Monday, September 10, 2007

Archaeology in the Holy Land.

I've been sitting on a couple of these stories for a while, but with the addition of the most recent, I decided to combine them into one post.

Though I studied Classical Archaeology (Greek and Roman), I never got too interested in archaeology at the fringes of the Roman Empire. My interests lay mainly with the Etruscans and early Rome. Archaeology is archaeology however, and I learned early on that a general knowledge was essential before one could pursue one's chosen specialty, so I've always kept an eye on areas that I didn't particularly study, such as the Middle East and Egypt.

Since I became a Christian, however, I've naturally become more interested in the archaeology of the Holy Land, both Old and New Testament periods. In addition to contributing to our understanding of the Bible, recent stories can also illustrate some problems faced by archaeologists and history lovers in Israel.

The first two stories follow the former point of contributing to our understanding of the Bible and biblical times. Beehives have been found which indicate a lively honey producing operation, more than just 'artificial' honey made from figs. The hives were found in a room which could have accommodated 100 of them. The land of milk and honey indeed.

From a later period, archaeologists have discovered an underground tunnel used by the Jews fleeing from the Roman sacking of the Temple. The tunnel was built as a drainage channel for the temple complex, and ran under the main road into the city; it is also mentioned by Flavius Josephus in his work, War of the Jews, regarding the rebellion of 66-70AD. The bonus for the archaeologists is that by discovering the tunnel, they also know where to look for the road as well (which was their original intent - goes to show that Beloq was right in Raiders of the Lost Ark that 'archaeology is not an exact science').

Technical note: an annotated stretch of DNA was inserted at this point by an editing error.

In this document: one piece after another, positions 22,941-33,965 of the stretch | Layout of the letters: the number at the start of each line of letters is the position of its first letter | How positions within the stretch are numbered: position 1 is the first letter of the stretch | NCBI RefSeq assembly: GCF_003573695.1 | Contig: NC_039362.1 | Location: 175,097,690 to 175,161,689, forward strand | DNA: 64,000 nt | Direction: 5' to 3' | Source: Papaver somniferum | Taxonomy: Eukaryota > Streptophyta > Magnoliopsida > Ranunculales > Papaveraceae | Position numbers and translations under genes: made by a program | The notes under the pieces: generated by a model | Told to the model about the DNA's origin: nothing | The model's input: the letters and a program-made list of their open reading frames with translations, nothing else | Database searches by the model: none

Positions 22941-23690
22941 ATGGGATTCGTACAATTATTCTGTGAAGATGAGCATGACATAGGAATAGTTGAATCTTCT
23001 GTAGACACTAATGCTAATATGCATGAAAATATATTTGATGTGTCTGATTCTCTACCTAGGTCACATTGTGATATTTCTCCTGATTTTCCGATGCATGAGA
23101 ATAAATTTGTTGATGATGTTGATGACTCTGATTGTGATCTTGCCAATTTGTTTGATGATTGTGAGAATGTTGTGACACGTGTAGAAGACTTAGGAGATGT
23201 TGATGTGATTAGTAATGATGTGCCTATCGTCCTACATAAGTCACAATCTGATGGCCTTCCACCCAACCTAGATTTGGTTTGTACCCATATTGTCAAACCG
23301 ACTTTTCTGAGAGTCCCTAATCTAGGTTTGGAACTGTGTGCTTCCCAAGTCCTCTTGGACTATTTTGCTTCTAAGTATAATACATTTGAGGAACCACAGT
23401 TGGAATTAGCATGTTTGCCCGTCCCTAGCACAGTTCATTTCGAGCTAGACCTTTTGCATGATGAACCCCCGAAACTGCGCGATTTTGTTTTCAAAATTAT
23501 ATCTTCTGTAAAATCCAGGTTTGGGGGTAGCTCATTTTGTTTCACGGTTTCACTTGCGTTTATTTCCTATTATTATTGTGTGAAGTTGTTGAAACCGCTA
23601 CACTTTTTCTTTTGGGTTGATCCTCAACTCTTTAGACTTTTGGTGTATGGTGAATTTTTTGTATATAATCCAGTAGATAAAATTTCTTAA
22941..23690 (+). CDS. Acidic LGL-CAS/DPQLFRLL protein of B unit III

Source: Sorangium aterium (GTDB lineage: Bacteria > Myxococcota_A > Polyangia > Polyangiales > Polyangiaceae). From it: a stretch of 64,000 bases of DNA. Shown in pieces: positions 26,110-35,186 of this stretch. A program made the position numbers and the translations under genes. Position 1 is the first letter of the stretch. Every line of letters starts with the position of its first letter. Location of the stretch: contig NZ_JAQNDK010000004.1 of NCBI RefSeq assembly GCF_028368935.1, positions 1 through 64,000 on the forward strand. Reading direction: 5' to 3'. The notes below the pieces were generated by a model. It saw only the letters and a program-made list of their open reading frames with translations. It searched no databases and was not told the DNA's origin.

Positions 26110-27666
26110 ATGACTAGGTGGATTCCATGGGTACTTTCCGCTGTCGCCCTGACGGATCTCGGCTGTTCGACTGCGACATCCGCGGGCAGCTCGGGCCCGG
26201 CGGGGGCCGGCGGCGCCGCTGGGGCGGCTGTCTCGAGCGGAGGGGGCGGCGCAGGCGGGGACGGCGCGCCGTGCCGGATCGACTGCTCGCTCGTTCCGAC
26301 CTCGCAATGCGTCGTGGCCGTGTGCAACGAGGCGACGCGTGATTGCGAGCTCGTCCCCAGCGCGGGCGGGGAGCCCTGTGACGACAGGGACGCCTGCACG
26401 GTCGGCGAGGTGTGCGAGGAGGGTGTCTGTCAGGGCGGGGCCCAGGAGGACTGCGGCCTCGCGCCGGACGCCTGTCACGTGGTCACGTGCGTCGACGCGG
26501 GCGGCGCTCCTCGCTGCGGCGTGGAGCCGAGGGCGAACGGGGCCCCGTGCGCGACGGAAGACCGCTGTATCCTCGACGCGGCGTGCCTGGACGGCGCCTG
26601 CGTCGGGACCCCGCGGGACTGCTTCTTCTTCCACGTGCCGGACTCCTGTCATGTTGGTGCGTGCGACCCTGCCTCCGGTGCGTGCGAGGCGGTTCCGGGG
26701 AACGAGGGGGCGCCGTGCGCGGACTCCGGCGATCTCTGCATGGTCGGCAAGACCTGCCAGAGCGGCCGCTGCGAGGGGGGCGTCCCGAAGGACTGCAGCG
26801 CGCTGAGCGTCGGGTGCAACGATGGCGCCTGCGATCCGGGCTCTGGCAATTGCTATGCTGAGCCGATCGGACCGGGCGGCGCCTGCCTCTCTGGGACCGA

The third article follows the latter point I made about problems faced by archaeologists, particularly because of local political or religious considerations. A construction project by the Waqf, the Muslim custodial group of the Temple mount, has uncovered what is believed to be part of the actual Temple, mentioned in the previous paragraph, which was destroyed by the Romans in 70AD. This is the first physical evidence of the temple since its destruction, and since it is in the area of Muslim control, antiquities unearthed in the project are being destroyed. This is not surprising, since the Muslims contend there was never a Jewish presence in Jerusalem. Naturally they will not be keen to preserve any evidence to the contrary. Israel's Temple Institute has issued an open letter asking Christians and Christian leaders to put pressure on the Israeli government to allow archaeologists to go in and examine the finds. The article has all the ins and outs, and it is worth reading the whole thing.

But while the archaeologists wait for permission (which is not likely to come - any attempt by the Israelis to halt the project will bring a terrific howl from the Muslims), precious antiquities which could give us so much information are being wantonly destroyed. Sometimes I wonder if the old days of the 'treasure seekers' were better days.